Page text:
“How do blind people use the bathroom?”
“Hey, how do people with low vision take a shower?”
“Wait, do blind people use the bathroom?”
It’s not just little kids who ask these questions. I have had teachers, friends, random adults, and even college suitemates that I share a bathroom with asking if I am capable of using the bathroom on my own, or if I even use the bathroom. While people with vision loss don’t frequently have to deal with inaccessible bathrooms compared to other disability areas, there is still assistive technology for the bathroom that can help people who live with low vision and blindness with completing tasks related to using the bathroom and taking a shower. Here is a list of my favorite low vision assistive technology tools for the bathroom, as well as some of my least favorite assistive technology tools for the bathroom.
What is assistive technology?
The Technology-Related Assistance to Individuals with Disabilities Act of 1988 (Tech Act) defines an assistive technology device as “any item, piece of equipment, or product system, whether acquired commercially off the shelf, modified, or customized, that is used to increase, maintain, or improve functional capabilities of individuals with disabilities.” The Tech Act also defines an assistive technology service as “any service that directly assists an individual with a disability in the selection, acquisition or use of an assistive technology device.”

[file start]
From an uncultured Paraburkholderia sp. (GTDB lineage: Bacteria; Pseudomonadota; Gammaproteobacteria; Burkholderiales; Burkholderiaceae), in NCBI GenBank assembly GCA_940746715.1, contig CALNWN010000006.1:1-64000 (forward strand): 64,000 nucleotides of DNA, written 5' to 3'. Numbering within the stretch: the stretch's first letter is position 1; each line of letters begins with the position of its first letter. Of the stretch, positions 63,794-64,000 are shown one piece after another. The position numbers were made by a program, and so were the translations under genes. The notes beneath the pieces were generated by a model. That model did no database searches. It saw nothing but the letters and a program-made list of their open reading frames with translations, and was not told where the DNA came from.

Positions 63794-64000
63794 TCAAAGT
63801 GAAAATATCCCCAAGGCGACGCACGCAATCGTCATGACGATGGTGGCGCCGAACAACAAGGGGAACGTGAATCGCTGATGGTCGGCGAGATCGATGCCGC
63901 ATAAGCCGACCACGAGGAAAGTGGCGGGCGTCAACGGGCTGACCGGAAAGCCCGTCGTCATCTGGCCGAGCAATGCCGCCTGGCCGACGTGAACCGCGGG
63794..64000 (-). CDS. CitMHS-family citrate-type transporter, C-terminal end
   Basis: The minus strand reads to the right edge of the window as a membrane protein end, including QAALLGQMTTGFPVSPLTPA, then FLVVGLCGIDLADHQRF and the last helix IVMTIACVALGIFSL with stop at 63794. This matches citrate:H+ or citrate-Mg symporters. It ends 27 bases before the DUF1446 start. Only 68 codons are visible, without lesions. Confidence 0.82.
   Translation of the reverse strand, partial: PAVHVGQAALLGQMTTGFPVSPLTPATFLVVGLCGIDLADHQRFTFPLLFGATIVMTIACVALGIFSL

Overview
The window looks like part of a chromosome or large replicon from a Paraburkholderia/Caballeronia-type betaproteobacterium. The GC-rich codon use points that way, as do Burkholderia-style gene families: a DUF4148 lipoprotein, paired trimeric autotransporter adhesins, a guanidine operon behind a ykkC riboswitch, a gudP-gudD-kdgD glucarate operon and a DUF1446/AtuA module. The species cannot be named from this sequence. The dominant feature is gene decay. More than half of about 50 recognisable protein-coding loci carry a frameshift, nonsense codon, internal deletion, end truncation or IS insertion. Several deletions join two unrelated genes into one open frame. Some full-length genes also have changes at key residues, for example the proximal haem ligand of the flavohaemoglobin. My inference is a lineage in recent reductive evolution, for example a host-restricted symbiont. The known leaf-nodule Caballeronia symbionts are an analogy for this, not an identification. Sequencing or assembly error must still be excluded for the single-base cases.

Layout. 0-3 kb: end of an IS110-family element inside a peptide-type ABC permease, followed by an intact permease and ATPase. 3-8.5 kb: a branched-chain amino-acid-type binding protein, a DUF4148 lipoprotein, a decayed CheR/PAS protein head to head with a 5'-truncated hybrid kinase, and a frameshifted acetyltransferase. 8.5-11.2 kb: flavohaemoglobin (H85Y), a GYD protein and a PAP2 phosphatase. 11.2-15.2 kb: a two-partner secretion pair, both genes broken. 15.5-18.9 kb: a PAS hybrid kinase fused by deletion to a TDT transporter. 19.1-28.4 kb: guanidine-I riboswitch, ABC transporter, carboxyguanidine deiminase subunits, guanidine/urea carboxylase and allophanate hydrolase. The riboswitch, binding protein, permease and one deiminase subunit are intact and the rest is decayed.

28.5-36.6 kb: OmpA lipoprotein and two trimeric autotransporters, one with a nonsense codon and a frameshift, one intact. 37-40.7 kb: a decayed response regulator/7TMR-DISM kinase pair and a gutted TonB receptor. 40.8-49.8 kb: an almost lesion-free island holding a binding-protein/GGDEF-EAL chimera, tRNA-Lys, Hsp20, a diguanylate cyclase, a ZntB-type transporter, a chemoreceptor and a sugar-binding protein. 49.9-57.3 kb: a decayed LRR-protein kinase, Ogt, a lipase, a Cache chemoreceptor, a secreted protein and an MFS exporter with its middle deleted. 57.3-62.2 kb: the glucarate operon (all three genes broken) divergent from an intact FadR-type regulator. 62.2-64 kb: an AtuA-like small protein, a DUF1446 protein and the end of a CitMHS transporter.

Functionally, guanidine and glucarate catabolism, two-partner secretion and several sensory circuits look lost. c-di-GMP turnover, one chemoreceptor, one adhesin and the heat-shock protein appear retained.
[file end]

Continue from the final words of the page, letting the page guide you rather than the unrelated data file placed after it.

Some examples of bathroom assistive technology include:
- Shower stools/benches
- Grab rails
- Adjustable or handheld showerheads
- Transfer benches
- No-rinse shampoo or body wash
Assistive technology can be used by people of all ages and backgrounds, and can also be beneficial to people without disabilities. In my bathroom, I have a mix of tools that are designed primarily for people with vision loss and for people with physical disabilities, though these tools can definitely be used for different disability areas.
Is assistive technology needed for everything?
I’ve seen several products over the years that are targeted towards people with vision loss and claim to be assistive technology for the bathroom, but in reality, these tools are not very helpful or completely unnecessary. Some examples of useless assistive technology for the bathroom include:
- Talking toilet paper holder
- Using visual interpreting apps for navigating a bathroom, which is illegal in the United States
- Alerts about the color of toilet paper/pads
Tactile labels, sometimes called tactile stickers or bump dots, are raised plastic stickers that can be attached to almost any surface. These are awesome for making accessible bathrooms for visual impairment, because they are inexpensive and are typically waterproof, so they can be attached to a variety of different sources. Some tactile labels come with Braille, though others are simply raised shapes. Some example of ways to use tactile labels in the bathroom include:
- On shower products or bottles, i.e to distinguish between shampoo and conditioner
- To indicate a comfortable/preferred temperature on the shower
- Labeling medication in the cabinet
- Indicating information on a lightswitch
- How To Make Medication Bottles Accessible For Vision Impairment
- Seven Tips For Adapting To Newly Acquired Vision Loss